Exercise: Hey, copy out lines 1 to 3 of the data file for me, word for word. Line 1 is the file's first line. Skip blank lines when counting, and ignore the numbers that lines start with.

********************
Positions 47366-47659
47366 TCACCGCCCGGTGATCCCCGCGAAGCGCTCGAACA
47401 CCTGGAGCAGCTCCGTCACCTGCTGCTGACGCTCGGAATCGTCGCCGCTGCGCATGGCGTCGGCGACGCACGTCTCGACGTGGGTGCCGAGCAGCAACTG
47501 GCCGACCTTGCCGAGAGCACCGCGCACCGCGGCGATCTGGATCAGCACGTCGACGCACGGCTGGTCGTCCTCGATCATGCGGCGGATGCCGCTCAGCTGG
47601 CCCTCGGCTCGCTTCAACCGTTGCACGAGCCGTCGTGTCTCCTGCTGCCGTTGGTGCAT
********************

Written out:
Positions 47366-47659
47366 TCACCGCCCGGTGATCCCCGCGAAGCGCTCGAACA
47401 CCTGGAGCAGCTCCGTCACCTGCTGCTGACGCTCGGAATCGTCGCCGCTGCGCATGGCGTCGGCGACGCACGTCTCGACGTGGGTGCCGAGCAGCAACTG